Posted on December 04, 2014 by Cape Rebel

From Leipoldt's Cellar & Kitchen
by C Louis Leipoldt


Brother Jan’s eldest finished matric with a first-class pass, and is now enrolled as a first-year medical student. Would I please keep an eye on him, wrote Brother Jan, and see to it that everything was all right?

My memory of the little chap – it was about ten years since I had last seen him – was of a bolt-upright, skinny as a fishbone, short-pants, barefoot youngster with mischievous little eyes, a turned-up nose pointing skywards to such an extent that it always seemed to be smelling something unpleasant, and front teeth that a yappy little dog would be proud of. Now I was confronted with a fellow stretching an inch and a half further into the air than I would be able to myself if my rheumatism would allow me to straighten up – a fellow with smoothly plastered hair, the foreshadowing of a moustache on his upper lip, the even more suggestive blue-black along the jaw, and the inkling of that half-cheeky, half-embarrassed attitude his generation is afflicted with when meeting older people for the first time. The turned-up nose was just as turned-up, and the teeth were just as white, but the young man was now an adult and no longer gave the impression of a hungry, moulting chicken. The yellow tie swaying in the breeze – persuasive evidence of his rank as a first-year student – and the grey blazer had nothing in common with the short pants of ten years before.

It did not take us long to leave behind the protocol-like formalities between uncle and nephew, as Kleinjan at his best is quite adaptable. Within an hour I had got to know everything about the family, the farm, and his school adventures. It was apparent that Neef already felt at home in his new environment, especially since the end of the initiation practices that (it pains me to say) are still the habit at institutions we recklessly still call ‘universities’. It was equally apparent that he would not allow himself to be intimidated by anything said, taught or advised, whether by Oom or by anybody else.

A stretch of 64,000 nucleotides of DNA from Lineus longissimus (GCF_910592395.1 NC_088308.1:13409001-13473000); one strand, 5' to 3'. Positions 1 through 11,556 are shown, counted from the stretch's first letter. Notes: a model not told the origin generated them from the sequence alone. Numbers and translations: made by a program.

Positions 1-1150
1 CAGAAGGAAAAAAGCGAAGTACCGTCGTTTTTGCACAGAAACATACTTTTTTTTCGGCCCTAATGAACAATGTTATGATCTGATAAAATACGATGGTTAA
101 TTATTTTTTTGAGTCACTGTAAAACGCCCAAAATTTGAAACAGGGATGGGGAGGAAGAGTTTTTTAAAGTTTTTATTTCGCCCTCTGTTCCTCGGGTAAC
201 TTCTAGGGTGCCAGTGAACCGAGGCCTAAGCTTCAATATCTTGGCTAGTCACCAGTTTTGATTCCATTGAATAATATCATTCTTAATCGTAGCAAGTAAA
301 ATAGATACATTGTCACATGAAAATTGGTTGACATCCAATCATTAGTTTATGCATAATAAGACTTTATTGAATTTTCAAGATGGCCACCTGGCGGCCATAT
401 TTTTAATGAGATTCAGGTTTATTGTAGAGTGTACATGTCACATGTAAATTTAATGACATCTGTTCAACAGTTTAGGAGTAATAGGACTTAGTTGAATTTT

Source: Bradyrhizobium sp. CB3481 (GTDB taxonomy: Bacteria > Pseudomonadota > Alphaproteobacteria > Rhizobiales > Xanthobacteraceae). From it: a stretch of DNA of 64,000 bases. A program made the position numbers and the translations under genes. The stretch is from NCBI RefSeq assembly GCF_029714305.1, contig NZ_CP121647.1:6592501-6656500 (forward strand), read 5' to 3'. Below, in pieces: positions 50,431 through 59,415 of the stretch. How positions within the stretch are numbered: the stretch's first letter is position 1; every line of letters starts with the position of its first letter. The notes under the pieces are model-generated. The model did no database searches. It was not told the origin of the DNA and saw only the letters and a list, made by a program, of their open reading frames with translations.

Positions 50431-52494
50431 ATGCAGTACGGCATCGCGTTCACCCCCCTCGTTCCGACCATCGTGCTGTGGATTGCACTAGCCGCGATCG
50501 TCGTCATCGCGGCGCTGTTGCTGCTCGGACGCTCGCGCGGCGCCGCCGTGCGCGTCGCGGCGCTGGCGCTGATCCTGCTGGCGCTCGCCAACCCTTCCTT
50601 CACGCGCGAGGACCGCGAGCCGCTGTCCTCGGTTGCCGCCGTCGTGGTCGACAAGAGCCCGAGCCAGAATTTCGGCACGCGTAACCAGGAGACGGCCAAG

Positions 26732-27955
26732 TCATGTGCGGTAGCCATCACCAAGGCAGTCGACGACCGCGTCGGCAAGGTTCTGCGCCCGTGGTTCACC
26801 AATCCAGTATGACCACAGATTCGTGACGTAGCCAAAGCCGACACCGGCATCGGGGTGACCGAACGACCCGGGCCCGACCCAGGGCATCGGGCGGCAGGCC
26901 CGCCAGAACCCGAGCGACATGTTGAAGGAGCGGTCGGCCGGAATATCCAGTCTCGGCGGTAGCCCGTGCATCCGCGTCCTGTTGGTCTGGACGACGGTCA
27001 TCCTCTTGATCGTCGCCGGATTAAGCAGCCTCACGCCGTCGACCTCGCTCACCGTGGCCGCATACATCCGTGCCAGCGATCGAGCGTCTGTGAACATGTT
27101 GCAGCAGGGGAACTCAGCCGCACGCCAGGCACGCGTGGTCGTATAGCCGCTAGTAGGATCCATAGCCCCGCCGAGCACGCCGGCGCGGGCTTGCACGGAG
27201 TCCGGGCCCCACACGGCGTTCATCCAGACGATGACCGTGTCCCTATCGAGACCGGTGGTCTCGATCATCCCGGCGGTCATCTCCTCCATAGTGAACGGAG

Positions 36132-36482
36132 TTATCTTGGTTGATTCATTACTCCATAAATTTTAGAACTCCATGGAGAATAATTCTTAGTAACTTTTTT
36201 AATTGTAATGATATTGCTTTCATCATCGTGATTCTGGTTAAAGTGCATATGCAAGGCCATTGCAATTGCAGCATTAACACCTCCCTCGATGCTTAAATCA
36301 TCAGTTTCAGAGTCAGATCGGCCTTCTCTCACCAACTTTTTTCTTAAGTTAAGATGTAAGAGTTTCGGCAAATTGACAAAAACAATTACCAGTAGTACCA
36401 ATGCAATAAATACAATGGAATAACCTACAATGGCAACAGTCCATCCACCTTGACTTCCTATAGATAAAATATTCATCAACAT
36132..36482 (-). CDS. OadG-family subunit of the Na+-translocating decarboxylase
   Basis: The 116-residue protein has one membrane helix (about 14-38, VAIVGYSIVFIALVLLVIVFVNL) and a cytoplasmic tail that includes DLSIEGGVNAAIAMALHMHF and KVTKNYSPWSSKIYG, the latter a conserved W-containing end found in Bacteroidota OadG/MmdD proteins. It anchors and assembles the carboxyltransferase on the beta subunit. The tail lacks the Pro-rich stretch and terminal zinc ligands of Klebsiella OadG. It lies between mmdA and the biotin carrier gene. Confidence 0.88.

When it was time for lunch I took him to a place where I sometimes enjoy the midday meal. There the waiter immediately announced that they had oysters, and I ordered two dozen without thinking. Kleinjan, his couldn’t-care-less, you-won’t-impress-me attitude notwithstanding, was in awe of the scene at the club, and his lively banter quietened down somewhat. When the oysters arrived, he stared at them like a Kalahari Bushman seeing a motorbike for the first time.

‘What on earth is this, Oom?’ he asked, and I imagined that I saw his turned-up nose flipping a centimetre higher.

‘Oysters, man, the very best. We’re fortunate to get them today. They’re usually flown up to Johannesburg, and are seldom available here.’

‘Eat, Oom? … Si …’ His politeness made him swallow the word as I despatched my first oyster, appropriately baptised with a drop of lemon juice.

‘Of course. Look, you take them like this,’ and I showed him how. Unfortunately, just as I was busy baptising his oyster, it went into a spasmodic convulsion.

‘What the … Oom, this thing is still alive …’

‘I should think so. You never eat dead oysters – that would be far too dangerous. Come now, don’t be so childish. If you want to be a doctor, you’ll have to get used to trying everything; and I give you my word that you’ll enjoy this. There now, swallow it down …’

‘Please … no … Oom … Oom must excuse me. It looks … it looks just like dermskraapsels.’